DocumentCloud is a tool for organizing and working with large documents and document collections, a document viewer that makes it easier for reporters to share source material with readers and a publicly accessible repository of primary source documents that were used in journalists' investigations. If you're new to DocumentCloud, here's a walkthrough to help you get your bearings.
Create your first project.
Use the "New Project" button on the left to create a project called "Demo Documents." Projects keep documents organized, allow you to restrict your searches to a limited group of documents and make it possible to collaborate on documents with other journalists.
Try a search of public documents.
Search for gulf oil spill.
This will search all documents made public by any DocumentCloud user for any with "gulf," "oil" and "spill" in the text or title. You can refine your search by special criteria, as well. Your results should include a number of documents relating to the British Petroleum oil spill in the Gulf of Mexico. Drag one or two of these documents into your "Demo Documents" project.
Click on "Demo Documents" to open your project. You should see your documents listed there.
Make some notes.
Double-click one of your documents to open it. If the contributing reporter made public notes on the document, you'll see them here. You can make your own private notes on the document: those won't be visible to anyone but you.
Try our analytic tools.
DocumentCloud gives journalists a great set of analytic tools for working with large and small documents. When a document is uploaded, we run it through OCR, which extracts letters and words from each document's image. But that's not all.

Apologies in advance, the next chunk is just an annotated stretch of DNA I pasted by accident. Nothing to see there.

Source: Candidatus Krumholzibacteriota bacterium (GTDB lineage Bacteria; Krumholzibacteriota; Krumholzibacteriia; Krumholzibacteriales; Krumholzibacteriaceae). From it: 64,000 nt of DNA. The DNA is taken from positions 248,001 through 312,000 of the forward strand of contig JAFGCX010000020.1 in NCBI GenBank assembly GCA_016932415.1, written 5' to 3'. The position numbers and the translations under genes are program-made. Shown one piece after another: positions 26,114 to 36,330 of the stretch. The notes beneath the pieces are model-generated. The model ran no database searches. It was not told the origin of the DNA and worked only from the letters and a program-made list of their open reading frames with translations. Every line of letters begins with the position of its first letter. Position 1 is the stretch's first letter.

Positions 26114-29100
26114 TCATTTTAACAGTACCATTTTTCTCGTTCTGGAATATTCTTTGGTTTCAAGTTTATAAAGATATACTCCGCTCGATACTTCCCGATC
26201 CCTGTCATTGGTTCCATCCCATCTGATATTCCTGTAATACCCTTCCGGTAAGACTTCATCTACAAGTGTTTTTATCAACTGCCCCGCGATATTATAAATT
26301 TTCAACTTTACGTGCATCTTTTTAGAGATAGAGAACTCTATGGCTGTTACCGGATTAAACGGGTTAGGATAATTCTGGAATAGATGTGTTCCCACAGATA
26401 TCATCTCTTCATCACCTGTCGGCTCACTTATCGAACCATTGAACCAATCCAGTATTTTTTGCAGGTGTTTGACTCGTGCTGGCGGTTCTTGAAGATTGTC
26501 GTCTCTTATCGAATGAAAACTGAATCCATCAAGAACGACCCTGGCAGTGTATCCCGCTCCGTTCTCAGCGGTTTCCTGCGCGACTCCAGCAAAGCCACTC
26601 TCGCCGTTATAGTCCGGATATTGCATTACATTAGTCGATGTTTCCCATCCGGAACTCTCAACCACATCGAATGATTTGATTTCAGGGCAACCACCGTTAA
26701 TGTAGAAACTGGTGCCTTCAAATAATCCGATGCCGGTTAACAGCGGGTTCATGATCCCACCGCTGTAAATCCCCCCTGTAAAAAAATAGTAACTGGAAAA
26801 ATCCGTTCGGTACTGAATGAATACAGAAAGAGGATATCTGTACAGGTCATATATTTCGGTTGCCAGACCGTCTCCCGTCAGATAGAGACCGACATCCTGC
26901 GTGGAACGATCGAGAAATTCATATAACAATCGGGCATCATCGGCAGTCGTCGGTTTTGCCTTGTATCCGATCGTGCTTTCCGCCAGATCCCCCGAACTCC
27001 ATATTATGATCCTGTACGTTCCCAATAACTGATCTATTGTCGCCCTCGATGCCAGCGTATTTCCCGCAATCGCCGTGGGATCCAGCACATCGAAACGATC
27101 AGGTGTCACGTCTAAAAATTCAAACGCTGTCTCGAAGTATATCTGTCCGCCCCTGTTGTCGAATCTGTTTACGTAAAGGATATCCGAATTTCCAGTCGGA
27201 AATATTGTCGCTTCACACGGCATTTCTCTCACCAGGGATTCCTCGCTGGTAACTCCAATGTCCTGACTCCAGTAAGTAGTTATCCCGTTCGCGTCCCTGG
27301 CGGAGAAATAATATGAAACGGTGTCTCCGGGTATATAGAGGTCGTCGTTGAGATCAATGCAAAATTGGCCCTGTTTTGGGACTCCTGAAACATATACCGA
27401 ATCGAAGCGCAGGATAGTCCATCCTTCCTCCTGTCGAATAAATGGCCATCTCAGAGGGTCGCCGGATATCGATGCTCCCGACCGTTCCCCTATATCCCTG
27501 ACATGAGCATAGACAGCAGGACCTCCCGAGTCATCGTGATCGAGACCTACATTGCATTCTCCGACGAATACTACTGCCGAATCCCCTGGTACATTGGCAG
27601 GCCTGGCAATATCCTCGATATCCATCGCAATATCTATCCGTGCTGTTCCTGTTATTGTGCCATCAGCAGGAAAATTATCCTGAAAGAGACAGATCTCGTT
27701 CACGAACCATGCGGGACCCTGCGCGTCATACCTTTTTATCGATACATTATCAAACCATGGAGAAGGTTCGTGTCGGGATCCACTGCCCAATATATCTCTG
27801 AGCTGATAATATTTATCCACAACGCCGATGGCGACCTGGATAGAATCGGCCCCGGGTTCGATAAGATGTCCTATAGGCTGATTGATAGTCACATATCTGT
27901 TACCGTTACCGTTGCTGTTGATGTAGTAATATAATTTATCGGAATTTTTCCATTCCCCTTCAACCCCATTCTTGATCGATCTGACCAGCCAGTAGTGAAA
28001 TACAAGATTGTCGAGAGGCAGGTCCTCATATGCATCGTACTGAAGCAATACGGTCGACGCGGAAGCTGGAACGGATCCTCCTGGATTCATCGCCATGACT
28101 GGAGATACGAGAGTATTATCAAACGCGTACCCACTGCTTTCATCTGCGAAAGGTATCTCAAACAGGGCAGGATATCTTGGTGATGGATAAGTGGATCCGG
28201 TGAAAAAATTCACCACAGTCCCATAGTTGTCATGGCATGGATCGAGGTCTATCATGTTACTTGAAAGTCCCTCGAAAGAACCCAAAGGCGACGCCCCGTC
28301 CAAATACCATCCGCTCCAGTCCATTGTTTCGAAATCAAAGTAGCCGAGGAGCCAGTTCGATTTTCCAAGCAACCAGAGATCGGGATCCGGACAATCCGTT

Search for source: "House Committee on the Judiciary".
Your results will include a handful of documents related to a DOJ report on Bush administration interrogation policies. Select all 8 of the interrogation documents and click the "Timeline" button:
All of the dates named in these documents are plotted on a timeline. Hover over any dot to see the exact date, along with an excerpt of the text where the date is mentioned. Click on the dot to open a document viewer, jumping directly to the location of the date in the text.
Close the timeline and click the "Entities" tab at the top left of the screen. This will show you a series of expandable lists of the people, organizations, places, and terms mentioned in the documents. You'll see "John Yoo" at the top of the list, with the counter
(8) next to his name, because he's named in all eight of the documents. Click his name to refine your search, and then click the "show pages" link that appears right next to it. Underneath each document, you'll now see each page that contains a mention of John Yoo, along with an excerpt. Click on any of the thumbnails, or on the highlighted link, to jump directly to his name on that particular page.